If you want a “poke“ look, where the tires/wheels stick out even more than that, then you can go with a lower ET, but like I said before, you risk rubbing either the liner or fender if it’s too low. While there isn’t a whole lot that can be done with the liner (zip tie/bungee it out of the way or straight up remove it), you can usually ”roll” the fender a bit to make room. Of course, it’s still possible to go with a low enough ET that even rolling won’t help.

Like I said, it’s all a question of what you want (includes what you’re willing to do).

And what is available means you’ll have to compromise if the wheel you want isn’t offered in ET you ended up deciding on.

What ET you buy really depends on what you want and what is available.

I want mine as close to stock as possible, to minimize the chances of it rubbing the fender, while still being clear of the strut too, so I went with a +50. This gave a secondary effect when combined with the 235/50/17 tire, in that the outside lines up nicely with the fender. Of course, being close to stock means mechanically, it’s close to whatever Honda engineered it to be.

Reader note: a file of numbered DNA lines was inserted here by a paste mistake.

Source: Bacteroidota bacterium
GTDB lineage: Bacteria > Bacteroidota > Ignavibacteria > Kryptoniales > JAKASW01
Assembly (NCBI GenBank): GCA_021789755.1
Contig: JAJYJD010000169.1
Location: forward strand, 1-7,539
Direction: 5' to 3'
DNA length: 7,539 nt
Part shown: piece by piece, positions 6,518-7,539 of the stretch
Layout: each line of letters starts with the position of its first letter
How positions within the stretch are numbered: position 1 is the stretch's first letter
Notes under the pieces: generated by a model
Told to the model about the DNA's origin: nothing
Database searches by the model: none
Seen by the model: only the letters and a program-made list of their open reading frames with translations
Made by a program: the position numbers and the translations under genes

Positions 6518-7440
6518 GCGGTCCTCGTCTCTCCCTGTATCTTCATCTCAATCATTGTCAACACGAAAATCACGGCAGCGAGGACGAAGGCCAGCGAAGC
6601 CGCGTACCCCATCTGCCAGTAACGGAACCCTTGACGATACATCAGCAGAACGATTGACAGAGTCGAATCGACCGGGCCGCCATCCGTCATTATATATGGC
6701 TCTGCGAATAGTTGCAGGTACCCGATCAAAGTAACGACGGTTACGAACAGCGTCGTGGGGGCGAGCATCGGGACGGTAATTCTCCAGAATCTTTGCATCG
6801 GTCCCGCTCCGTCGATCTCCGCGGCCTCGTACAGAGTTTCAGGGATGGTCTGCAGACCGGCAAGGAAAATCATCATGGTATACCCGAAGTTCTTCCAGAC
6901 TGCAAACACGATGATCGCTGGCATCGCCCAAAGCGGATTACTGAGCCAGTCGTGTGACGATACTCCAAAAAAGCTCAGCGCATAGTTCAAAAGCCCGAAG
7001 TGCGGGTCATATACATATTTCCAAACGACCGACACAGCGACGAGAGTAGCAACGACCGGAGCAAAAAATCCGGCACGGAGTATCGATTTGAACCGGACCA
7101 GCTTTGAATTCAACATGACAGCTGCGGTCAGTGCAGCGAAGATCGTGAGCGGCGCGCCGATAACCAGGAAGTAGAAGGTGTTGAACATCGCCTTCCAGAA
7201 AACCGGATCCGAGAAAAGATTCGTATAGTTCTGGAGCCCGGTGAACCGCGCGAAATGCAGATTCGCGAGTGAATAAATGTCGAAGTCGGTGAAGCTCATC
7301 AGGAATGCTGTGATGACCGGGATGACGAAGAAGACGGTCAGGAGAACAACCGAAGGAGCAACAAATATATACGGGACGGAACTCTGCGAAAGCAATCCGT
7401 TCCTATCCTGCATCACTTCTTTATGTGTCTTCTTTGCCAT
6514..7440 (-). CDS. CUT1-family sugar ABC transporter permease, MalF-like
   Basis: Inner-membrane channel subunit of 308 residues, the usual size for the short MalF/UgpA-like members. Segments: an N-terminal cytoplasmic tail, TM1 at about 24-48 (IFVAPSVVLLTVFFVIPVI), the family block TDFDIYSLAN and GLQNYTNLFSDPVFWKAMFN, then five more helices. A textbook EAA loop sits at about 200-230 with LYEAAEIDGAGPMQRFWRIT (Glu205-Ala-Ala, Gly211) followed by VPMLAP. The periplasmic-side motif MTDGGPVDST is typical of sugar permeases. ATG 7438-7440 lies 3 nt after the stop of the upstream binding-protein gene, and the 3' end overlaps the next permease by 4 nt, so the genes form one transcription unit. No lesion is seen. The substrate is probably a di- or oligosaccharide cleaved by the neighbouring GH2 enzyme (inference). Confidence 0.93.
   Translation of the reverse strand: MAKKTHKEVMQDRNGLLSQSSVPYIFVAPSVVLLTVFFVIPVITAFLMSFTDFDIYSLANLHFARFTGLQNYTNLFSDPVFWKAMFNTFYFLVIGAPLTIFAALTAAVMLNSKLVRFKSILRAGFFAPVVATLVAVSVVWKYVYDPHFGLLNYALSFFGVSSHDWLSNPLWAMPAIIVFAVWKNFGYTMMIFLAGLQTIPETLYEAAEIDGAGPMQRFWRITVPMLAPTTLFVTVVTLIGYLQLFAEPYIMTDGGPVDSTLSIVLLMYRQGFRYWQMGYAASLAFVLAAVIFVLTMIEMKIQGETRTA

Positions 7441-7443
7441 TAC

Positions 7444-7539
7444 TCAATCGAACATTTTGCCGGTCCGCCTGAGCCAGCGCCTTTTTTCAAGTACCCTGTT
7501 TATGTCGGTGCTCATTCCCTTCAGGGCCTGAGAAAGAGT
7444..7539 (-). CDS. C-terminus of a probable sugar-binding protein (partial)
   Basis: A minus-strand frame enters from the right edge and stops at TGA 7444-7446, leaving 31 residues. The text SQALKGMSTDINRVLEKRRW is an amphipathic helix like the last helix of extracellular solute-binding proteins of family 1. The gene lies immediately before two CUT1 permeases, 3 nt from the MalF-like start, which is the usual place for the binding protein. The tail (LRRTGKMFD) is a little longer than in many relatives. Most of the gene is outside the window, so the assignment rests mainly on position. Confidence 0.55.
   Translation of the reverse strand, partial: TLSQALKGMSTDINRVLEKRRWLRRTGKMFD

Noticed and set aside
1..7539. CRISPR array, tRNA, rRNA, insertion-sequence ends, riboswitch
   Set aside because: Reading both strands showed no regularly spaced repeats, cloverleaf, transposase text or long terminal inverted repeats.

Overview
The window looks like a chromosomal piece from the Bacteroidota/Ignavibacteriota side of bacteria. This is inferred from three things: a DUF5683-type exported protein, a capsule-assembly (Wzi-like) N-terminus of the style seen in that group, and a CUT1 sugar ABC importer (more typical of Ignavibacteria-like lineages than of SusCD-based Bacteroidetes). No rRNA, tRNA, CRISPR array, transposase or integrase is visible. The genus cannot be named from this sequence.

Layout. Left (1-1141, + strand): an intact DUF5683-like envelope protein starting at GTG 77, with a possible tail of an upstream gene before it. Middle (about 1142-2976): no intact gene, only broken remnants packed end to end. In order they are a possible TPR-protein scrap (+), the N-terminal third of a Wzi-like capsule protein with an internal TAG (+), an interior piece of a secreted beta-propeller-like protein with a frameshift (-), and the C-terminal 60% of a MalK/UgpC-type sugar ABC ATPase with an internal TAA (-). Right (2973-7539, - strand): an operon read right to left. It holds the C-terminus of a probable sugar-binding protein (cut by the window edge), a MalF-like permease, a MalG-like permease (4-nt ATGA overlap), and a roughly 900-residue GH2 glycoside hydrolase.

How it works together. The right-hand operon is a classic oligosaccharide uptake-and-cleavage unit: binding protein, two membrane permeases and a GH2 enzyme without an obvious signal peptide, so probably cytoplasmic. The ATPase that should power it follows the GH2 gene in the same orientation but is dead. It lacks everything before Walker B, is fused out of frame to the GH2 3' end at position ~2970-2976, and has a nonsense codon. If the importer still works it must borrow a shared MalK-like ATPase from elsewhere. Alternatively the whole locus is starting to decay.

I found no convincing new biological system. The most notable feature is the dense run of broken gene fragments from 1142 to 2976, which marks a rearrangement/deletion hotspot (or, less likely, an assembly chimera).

If you want a “poke“ look, where the tires/wheels stick out even more than that, then you can go with a lower ET, but like I said before, you risk rubbing either the liner or fender if it’s too low. While there isn’t a whole lot that can be done with the liner (zip tie/bungee it out of the way or straight up remove it), you can usually ”roll” the fender a bit to make room. Of course, it’s still possible to go with a low enough ET that even rolling won’t help.

Like I said, it’s all a question of what you want (includes what you’re willing to do).

And what is available means you’ll have to compromise if the wheel you want isn’t offered in ET you ended up deciding on.
tires.
I am not in favor with the 45 aspect ratio because of the hard bounch. The reason why I want to change to a taller wheels & tires is that there is a big space from the fender skirt to the level of the tire when I look at the CRV from the side. If I insist on 50 aspect ratio what àre the changes the car needs.
 

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Officially, if you insist on 235/50/18, you would need to find someone to reprogram the ECU to offset the change in diameter as that will affect both the odometer and speedometer.

On one hand, you could get pulled over if you forget that your speedometer is reporting less than its actually going (says 60 but you're going ~63). I routinely drive 5 mph over the limit on local roads and cops ignore me. But add another 3 mph, and they might not ignore me anymore. Last year, I got an automatic ticket (actually a warning, since it was the first time) from a speed camera because I was going 36 mph in a 30 zone... even though I normally go 35 without issue.